Golfito National Wildlife Refuge extends over 1,309 hectares north of the sheltered Dulce Gulf near the harbour of Golfito. It includes a chain of mountains and plateaux that climb 500 meters above sea level and then plunge abruply into the sea, forming a very jagged coastline with cliffs 200 meters high that alternate with tidal plains and estuaries. The ridgeline is the result of the meteorisation of volcanic and sedimentary rocks of great atiquity.
The haevy, abundant and almost constant rains feed innumerable waterways, which encourage the growth of very tall trees laden with epiphytes. Some species, such as the butternut tree, purple heart and plomo, are common in Golfito but are in danger of extinction in other parts of the country. Other species, such as the silk cotton, manwood (a very hard and water-resistent wood) and bully tree, are typical of the Los Guatusos plains in northern Costa Rica where similar climatic conditions prevail.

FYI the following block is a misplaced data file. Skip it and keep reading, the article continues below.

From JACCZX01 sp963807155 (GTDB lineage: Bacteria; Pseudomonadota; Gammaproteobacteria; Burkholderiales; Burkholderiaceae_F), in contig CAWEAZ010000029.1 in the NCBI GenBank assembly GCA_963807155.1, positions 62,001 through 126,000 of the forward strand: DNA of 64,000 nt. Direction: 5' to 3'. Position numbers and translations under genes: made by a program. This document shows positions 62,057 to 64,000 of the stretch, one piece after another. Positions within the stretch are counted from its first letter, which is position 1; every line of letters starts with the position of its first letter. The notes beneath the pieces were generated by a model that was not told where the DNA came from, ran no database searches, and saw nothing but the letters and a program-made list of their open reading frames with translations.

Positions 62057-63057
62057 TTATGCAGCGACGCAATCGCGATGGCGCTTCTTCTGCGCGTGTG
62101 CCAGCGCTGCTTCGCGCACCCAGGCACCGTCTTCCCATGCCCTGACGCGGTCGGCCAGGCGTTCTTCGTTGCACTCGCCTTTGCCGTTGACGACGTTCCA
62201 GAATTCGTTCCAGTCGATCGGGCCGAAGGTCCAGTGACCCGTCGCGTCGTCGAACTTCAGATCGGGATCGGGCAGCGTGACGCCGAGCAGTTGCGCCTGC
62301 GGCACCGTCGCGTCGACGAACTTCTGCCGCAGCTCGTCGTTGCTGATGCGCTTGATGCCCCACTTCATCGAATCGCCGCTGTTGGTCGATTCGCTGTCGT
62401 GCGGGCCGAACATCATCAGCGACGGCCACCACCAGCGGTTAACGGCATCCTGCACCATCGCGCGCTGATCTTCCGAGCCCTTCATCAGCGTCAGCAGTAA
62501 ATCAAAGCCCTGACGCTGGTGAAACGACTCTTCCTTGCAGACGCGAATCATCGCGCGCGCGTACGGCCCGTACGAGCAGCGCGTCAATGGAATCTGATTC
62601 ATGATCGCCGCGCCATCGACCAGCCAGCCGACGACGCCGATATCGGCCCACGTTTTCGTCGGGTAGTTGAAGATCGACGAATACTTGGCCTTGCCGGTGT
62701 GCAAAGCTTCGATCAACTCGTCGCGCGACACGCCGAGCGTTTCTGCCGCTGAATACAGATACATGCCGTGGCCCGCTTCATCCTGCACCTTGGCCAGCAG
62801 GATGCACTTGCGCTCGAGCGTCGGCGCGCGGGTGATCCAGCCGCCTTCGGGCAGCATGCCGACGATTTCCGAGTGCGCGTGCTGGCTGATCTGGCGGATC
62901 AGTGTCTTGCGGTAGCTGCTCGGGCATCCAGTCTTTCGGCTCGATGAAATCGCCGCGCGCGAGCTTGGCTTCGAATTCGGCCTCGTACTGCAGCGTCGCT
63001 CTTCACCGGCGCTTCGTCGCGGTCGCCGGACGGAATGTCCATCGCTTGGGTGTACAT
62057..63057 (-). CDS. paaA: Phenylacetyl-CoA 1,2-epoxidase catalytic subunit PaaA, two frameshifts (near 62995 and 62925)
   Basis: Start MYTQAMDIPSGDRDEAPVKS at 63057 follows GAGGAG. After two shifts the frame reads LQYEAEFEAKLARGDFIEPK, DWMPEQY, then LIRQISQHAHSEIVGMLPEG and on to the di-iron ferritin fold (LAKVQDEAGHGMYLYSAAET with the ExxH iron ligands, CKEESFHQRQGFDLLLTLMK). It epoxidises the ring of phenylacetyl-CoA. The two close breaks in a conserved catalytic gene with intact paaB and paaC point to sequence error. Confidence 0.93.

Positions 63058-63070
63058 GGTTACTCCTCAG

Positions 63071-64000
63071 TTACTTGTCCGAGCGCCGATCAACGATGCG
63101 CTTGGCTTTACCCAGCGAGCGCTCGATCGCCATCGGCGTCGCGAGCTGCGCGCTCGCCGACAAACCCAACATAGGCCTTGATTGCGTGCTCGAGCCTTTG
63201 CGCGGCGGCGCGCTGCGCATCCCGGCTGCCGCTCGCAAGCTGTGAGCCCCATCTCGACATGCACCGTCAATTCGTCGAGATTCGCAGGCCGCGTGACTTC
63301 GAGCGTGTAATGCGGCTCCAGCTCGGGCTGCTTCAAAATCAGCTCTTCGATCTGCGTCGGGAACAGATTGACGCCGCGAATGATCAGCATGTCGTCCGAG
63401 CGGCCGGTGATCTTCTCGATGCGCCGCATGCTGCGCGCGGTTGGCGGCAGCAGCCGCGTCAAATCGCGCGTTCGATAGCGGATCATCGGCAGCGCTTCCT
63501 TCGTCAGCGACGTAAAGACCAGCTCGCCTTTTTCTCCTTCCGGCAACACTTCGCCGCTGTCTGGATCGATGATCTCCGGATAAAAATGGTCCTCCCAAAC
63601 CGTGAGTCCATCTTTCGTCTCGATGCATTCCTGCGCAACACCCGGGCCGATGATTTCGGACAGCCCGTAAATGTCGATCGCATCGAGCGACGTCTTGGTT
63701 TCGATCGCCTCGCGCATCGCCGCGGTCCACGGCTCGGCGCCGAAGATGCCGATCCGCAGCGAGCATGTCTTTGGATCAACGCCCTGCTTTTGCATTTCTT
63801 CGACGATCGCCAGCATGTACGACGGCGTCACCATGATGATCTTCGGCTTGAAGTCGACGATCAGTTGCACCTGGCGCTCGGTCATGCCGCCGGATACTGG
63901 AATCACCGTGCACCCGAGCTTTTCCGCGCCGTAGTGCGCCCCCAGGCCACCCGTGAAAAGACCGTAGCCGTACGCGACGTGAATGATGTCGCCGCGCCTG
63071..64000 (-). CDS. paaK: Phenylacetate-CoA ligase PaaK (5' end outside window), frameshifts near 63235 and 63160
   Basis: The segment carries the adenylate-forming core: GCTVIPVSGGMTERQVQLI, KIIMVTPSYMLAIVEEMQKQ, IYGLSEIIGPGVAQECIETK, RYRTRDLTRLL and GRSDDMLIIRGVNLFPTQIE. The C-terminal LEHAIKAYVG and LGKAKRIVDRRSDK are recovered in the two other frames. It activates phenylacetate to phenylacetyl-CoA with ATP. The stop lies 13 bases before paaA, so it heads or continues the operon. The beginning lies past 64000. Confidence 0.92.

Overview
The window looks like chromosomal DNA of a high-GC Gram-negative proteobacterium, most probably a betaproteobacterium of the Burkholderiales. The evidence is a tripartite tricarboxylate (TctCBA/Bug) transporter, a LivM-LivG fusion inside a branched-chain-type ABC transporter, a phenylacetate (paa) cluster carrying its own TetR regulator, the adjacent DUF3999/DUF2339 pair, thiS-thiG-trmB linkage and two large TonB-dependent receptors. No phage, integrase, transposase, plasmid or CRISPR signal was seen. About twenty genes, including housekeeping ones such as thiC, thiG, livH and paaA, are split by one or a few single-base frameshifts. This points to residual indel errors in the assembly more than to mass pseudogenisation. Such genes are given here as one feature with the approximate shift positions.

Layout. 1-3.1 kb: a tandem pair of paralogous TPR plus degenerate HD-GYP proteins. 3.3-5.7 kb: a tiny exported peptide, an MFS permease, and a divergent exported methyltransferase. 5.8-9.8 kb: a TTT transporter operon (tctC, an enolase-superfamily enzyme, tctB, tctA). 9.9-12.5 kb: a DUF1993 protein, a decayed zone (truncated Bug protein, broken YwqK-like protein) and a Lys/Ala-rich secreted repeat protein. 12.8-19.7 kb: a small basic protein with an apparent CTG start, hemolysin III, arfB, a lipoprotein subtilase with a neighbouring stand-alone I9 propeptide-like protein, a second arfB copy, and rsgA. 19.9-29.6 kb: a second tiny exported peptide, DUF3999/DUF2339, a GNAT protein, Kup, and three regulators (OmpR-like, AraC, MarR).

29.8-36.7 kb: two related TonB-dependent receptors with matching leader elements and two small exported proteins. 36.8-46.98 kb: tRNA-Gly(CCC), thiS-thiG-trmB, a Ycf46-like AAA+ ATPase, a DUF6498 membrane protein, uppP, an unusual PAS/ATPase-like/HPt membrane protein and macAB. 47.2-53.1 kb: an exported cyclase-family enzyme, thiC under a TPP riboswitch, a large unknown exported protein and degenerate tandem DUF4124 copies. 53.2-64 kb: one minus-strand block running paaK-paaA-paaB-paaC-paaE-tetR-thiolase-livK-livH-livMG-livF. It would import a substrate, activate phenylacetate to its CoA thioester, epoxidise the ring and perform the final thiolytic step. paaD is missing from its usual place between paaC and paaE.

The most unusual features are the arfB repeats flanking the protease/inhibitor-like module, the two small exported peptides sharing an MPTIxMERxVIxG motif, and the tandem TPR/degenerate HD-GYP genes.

There are 146 species of birds in the refuge, including macaws, parrots, brown pelicans, ibis herons and owls. Other frequently seen animals are white-faced capuchin, squirrel spider and howler monkeys, jaguraundies, margay cats, anteaters, agouties, pacas, raccoons and various species of snakes , butterflies and bats.
Rainfall is abundant all year long but in October it can rain 700 mm. That is the same amount it rains in Coco Beach or Cartago during the whole year. An important aspect of the refuge is its location near the lower basin of the River Esquinas, a unique area in the Costa Rican Pacific where there is no dry season. It is like a climatic island with conditions that are similar to those on the hot and humid plains of the Caribbean, but on the other side of the central mountain chain. .